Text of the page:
Tuesday, March 15, 2011

Theologies of Glory I: Kingdom Confusion

Luke 20:25

Then give to Caesar what is Caesar's, and to God
what is God's.

"Whether the Church tries to rule the culture or form a culture of its
own, sin runs too deep. Christian monarchies succumb to corruption.
Christian communes dissolve due to jealousy, personality conflicts,
and overt sin. No one, including Christians, can live a perfectly moral life,
much less force anyone else to. And on this fact, all attempts to enshrine a
perfectly Christian culture founder.

Whether preaching the need to conform to society, reform it, or separate
from it, all of these options are the theologies of Law, not Gospel.
They reduce Christianity to rules, behaviour, and codes of conduct -
neglecting the fact that human beings are in such bondage to sin that
they cannot fulfill the Law. More profoundly, they neglect the fact that
Christianity is about God's grace, the atonement of Christ, and the
forgiveness of sins. Put another way, in their ambitious kingdom-building,
they exhibit the theology of glory rather than the theology of the cross."

(Gene Edward Veith, The Spirituality of the Cross, p.122-123)

False teaching is always looking for another way to build the kingdom of God aside from the gospel of Christ's death and resurrection. Focusing not on our Lord's efforts but on our works by which we build moral ladders believing they will take us to God or earn enough favour as to bring God down to us. In the Apostle Paul's day it was the super-apostles subverting the churches he built with a gospel of works (namely circumcision) distracting them from Christ's grace. In Martin Luther's time, the papists lavished in their Holy Roman Empire supporting a Pope who claimed divine rights for himself to "enthrone and depose kings, regulate secular dominions"; and who wanted his articles and laws to be made equal to Scripture (The Book of Concord, "The Power and Primacy of the Pope", p. 421-22).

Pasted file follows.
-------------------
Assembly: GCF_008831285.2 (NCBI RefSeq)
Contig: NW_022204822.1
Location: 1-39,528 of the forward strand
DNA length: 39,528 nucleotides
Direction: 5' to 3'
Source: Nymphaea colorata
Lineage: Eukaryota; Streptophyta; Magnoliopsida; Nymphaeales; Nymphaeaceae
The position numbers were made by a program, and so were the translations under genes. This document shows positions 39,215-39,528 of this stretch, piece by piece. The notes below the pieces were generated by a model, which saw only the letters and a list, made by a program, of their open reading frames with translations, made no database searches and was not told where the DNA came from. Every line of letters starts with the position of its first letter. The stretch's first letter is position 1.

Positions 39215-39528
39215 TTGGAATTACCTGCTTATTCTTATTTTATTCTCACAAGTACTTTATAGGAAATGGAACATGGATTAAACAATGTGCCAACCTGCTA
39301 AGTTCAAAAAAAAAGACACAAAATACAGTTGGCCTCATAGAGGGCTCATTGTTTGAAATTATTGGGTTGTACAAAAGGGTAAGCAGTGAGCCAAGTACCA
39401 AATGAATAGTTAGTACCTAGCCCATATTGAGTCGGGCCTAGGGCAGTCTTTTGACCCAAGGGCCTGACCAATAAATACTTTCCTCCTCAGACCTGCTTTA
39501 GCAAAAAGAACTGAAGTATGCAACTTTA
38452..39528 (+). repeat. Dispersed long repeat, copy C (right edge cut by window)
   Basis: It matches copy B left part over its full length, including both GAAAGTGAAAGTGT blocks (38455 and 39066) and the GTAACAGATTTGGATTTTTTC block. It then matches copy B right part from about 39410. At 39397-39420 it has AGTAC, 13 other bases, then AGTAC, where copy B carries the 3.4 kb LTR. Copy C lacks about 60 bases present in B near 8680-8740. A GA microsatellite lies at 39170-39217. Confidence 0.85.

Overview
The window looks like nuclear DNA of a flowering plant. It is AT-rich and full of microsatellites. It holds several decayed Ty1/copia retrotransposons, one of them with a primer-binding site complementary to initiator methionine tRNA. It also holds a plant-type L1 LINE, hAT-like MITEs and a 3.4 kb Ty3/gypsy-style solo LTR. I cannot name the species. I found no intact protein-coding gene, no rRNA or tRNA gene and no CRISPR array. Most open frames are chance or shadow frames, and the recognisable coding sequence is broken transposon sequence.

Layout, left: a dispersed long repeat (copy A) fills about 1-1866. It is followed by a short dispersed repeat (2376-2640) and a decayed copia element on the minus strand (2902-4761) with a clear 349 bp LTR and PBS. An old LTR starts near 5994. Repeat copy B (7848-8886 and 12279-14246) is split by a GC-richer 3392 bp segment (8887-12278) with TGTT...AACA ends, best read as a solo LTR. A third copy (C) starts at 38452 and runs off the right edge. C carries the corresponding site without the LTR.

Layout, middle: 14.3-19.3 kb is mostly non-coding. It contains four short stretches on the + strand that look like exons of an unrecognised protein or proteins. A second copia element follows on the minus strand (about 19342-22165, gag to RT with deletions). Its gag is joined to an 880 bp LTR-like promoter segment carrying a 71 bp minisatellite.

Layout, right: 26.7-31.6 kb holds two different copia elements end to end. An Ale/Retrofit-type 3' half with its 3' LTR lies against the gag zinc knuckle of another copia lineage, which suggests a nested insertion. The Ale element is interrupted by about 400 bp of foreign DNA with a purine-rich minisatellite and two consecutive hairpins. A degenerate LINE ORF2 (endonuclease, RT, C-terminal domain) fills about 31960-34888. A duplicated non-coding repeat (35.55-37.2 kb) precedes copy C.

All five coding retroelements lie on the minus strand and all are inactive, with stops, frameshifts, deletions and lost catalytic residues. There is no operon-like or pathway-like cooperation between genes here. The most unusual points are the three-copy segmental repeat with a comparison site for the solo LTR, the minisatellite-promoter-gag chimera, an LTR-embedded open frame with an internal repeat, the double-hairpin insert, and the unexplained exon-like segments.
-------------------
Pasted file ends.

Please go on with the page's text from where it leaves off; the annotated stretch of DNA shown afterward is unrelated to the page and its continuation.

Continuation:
Today within the New Apostolic Reformation, founded by Peter Wagner, the Seven Mountains Mandate (see video) attempts to build God's kingdom apart from the gospel, by usurping the secular and cultural realms of Caesar, attempting to re-Christianise those secular elements of our culture (media, education, economics, government) which were never entirely Christian to begin with. In order to bring the earthly kingdoms of the world under the Church's direct power and influence.

This teaching is based on a logical fallacy - that our spiritual warfare is founded on our influence in the culture, on essentially creating a theocracy to make America and other nations more moral, whilst leaving unbelievers dead in their sins and trespasses. Social transformation is a worthy goal but to neglect the pronouncement of the forgiveness of sins, repentance and faith in Christ alone, as the means by which we enter God's kingdom is Christless Christianity. It is to make the Church the head rather than Christ, when we should be the tail following the teachings of the Holy Spirit. It is to put the emphasis on the political and social activism of the Church rather than on Christ's substitutionary atonement to save every tribe, tongue and nation. As if the Church could build heaven here on earth by human hands, thereby losing our gospel focus and becoming another worldly institution with dreams of social and theological utopia.

"Human societies and governments are intrinsically limited, prone to fail,
and tainted by sin. They are realms of human and divine service, but they
can never be heaven. The only way to heaven is the cross of Jesus Christ.

The Church does not depend on power, social prestige, rhetorical
manipulation, or human-designed programs. All it has are the Word and
Sacraments, which, though they seem weak to the world and to all theologies
of glory, in fact carry the life-changing power of the Holy Spirit."

(Gene Edward Veith, The Spirituality of The Cross, p.131)

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